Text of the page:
if we design the system to have adequate precharge time in the worst case environment under TT processing.0 4-Phase No Chopper Remaining Overlap Overlap (FO4) Figure 4-6 Simplified four-phase clock generator clk φ1 φ2 clk_b φ3 φ4 In addition to having adequate overlap for time borrowing and hiding clock skew. which might change the amount of time available for precharging. the chopperless four-phase scheme is preferred when it offers enough overlap to handle the expected skews and time borrowing requirements.Therefore. but it is slowed anyway because of the longer critical paths. the clock must be slowed to accommodate precharge. Fortunately.3 2-Phase 4-Phase 4. domino clocks must have sufficiently long precharge times in all process corners.and four-phase systems after clock generator skews Complement Skew Clock Chopper Skew Delay Line Skew 6 4 2 1. In the SS corner. The local clock generators are subject to duty cycle variation.0 2. 81 . environmental changes will only lead to more precharge time and faster precharge operation. Figure 4-5 Overlap between phases for two.

82 .2 N-Phase Local Clock Generators Another popular skew-tolerant domino clocking scheme is to provide one phase for each gate.1. such as an SR latch.2. creating another timing constraint which cannot be fixed by slowing the clock. To make sure the last phase overlaps the first phase of the next cycle. Therefore. as discussed in Section 2. at the expense of generating and distributing more clocks and roughly matching gate and clock delays. the first guTS test chip accidentally omitted a stretcher. must be used. a pulse stretcher.4.4. Figure 4-8 delays a single clock edge.1. Figure 4-7 uses both edges of the clock and is the simplest scheme. Another disadvantage of delaying a single edge is that the precharge time of the last phase becomes independent of clock frequency. the design delaying both edges is simpler and more robust. the longer delays of the single-edge design lead to greater clock skew. This offers maximum skew-tolerance and more precharge time. The exact delay of the buffers is not particularly important so long as the clocks arrive at each gate before the data. Figures 4-7 and 4-8 show such clock generation schemes. The stretcher is especially important at low frequency. as used on the IBM guTS experimental GHz processor [53]. Finally. making the chip only run at a narrow range of frequencies.

Figure 4-7 N-phase clock generator delaying both edges Static Dynamic Static Dynamic Static Dynamic Static Dynamic Static Dynamic Static Dynamic Static Dynamic φ3 φ5 φ1 φ2 φ4 φ6 gclk φ1 φ2 φ3 φ4 φ5 φ6 φ1 83 .

Such a system is shown in Figure 4-9.Figure 4-8 N-phase clock generator delaying a single edge gclk R S φ1 φ2 φ3 φ4 φ5 φ6 Pulse stretcher φ1 Static Dynamic Static Dynamic Static Dynamic φ1 φ2 φ3 φ4 φ5 φ6 4.2 Feedback Clock Generators conceptual only. the illustration should be considered to be Static Dynamic Static Dynamic Static Dynamic Static Dynamic tp independent of Tc 84 . we may also use local delay-locked loops [12] to produce skew-tolerant domino clocks. The art of DLL design is beyond the scope of this work.2. The local loop receives the global clock and delays it by exactly 1/ 4 cycle by adjusting a delay line to have a 1/2 cycle delay and tapping off the middle of the delay line. The feedback controller compensates for process and low-frequency environmental variations and even for a modest range of different clock frequencies. To reduce the skew and duty cycle uncertainty of the local clock generators.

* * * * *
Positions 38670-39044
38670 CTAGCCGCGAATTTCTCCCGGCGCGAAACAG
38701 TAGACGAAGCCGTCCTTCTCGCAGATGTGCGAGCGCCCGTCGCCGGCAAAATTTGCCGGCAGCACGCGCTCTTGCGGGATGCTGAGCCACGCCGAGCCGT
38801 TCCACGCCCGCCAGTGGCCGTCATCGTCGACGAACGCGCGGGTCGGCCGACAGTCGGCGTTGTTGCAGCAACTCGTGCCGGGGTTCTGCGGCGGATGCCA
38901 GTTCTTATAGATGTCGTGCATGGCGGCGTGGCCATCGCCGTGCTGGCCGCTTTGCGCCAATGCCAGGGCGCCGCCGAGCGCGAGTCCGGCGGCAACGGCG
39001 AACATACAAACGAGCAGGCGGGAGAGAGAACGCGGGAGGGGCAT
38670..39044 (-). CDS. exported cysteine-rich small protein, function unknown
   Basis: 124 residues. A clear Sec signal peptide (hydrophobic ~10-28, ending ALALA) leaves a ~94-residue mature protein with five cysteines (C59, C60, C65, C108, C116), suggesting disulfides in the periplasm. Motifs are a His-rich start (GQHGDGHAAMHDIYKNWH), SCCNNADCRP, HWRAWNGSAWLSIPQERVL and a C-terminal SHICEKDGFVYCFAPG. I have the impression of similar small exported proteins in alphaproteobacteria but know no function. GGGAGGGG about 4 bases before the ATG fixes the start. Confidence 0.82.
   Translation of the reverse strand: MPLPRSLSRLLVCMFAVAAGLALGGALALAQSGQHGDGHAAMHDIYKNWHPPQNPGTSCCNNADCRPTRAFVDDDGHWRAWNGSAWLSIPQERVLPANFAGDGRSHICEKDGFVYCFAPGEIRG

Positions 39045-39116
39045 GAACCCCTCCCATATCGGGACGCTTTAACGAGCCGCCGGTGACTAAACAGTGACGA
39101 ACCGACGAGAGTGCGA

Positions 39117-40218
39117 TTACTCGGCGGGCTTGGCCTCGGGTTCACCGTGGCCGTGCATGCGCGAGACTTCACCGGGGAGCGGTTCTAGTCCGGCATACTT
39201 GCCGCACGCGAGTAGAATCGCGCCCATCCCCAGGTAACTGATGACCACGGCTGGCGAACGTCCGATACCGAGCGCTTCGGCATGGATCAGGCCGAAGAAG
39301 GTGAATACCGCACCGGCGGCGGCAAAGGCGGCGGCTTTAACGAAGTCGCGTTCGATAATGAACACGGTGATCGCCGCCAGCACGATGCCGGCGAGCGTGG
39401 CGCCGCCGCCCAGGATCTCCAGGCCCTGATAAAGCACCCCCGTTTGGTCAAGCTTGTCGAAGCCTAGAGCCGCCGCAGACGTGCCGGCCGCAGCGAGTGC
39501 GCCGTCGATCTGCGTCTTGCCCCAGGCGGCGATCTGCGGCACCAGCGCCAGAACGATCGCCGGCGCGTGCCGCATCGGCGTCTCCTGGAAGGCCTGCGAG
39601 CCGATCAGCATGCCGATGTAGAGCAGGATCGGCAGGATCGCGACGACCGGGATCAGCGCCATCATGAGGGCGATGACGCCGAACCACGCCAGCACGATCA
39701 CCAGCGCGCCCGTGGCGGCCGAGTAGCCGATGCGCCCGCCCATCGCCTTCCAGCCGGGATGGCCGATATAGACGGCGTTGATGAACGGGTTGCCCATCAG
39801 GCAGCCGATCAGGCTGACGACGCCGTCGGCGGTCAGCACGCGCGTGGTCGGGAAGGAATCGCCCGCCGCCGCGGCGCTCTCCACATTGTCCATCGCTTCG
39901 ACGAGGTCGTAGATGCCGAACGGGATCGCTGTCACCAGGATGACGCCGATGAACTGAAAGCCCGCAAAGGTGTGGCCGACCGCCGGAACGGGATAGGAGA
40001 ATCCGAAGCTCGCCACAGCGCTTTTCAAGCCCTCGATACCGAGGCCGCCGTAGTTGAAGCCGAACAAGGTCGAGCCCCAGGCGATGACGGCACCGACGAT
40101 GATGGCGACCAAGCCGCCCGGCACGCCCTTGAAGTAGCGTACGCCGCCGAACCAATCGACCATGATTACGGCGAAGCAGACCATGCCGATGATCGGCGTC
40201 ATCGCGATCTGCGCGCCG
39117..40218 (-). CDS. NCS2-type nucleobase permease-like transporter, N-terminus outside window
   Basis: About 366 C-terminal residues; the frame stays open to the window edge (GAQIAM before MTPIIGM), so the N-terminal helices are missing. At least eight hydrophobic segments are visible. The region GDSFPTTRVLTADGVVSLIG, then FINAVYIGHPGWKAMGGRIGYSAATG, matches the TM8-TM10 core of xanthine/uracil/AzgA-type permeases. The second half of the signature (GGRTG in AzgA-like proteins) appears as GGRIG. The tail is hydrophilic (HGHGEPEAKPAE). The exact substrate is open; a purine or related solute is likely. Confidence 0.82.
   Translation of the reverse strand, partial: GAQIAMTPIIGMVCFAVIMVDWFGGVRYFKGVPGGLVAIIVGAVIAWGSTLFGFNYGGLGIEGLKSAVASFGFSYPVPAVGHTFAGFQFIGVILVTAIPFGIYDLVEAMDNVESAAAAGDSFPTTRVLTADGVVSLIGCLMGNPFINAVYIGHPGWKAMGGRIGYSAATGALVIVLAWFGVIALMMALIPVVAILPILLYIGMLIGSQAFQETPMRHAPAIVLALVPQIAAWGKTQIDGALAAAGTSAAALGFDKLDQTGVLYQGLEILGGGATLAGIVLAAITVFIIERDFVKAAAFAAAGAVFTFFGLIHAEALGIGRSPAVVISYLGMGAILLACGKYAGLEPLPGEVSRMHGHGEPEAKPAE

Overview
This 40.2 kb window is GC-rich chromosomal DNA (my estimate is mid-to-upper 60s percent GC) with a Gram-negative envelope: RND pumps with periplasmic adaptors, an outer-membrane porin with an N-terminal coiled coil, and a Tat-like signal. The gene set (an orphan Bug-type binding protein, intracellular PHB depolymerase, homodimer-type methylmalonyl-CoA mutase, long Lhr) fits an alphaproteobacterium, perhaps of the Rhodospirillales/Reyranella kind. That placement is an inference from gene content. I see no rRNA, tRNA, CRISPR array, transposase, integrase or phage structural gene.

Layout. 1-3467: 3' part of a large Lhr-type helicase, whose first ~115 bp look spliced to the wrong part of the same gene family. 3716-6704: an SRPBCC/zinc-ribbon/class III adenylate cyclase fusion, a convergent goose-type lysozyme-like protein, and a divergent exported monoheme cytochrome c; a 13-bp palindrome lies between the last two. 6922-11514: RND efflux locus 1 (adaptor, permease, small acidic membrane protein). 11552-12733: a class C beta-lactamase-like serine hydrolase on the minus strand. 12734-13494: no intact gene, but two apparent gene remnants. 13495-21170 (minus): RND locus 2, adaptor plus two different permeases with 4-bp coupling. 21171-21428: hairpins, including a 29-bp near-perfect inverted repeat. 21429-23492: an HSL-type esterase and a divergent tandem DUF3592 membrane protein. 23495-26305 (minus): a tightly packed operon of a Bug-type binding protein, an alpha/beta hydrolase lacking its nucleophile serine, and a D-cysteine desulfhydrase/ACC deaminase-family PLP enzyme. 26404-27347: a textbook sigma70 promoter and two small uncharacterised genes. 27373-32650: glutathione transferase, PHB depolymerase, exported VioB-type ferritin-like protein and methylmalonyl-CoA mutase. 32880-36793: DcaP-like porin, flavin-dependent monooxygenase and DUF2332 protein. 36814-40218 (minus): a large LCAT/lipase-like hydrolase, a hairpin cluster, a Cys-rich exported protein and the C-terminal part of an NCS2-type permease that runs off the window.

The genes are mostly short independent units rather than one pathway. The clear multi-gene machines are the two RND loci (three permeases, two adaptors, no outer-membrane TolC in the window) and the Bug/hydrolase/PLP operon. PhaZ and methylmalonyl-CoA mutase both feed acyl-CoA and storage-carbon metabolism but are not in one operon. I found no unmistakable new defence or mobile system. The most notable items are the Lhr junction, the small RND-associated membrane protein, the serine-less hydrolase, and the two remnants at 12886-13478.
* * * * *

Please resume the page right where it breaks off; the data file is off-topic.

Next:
power supply variation from V+∆V to V-∆V causes delay variation from t+∆t to t-∆t. In the DLL. the skew improvement of the feedback system over the delay 85 . Therefore.1.2. In a system without feedback.1. Using the numbers from the example in Section 4. the DLL has twice the voltage sensitivity of the system without feedback. they are not a good choice for local clock generators. a rising step causes delay variation from t to t+2∆t. power supply noise in the delay line at frequencies above the controller bandwidth appear as jitter on φ2 and φ4. In particular. If the DLL is designed to achieve negligible static phase offset. therefore. PLLs are even more sensitive to voltage noise because they accumulate jitter over multiple cycles. the jitter of the DLL will equal the skew introduced by voltage errors on a regular delay line system. Fortunately. If we assume the high frequency noise in each DLL is half as large as the total voltage noise.Figure 4-9 Four-phase clock generator using feedback control φ1 φ3 gclk Control voltage Control Delay-Locked Loop φ2 φ4 Low-skew complement generator Unfortunately. The local clock generator also is subject to variations in the complement generator. Similarly. the local high frequency voltage noise causing jitter is a fraction of the total voltage noise. a supply step from V+∆V to V-∆V after the system had initially stabilized at V+∆V causes delay variation from t to t-2∆t. this corresponds to 7% of the quarter cycle delay to the line tap. the DLL itself introduces skew.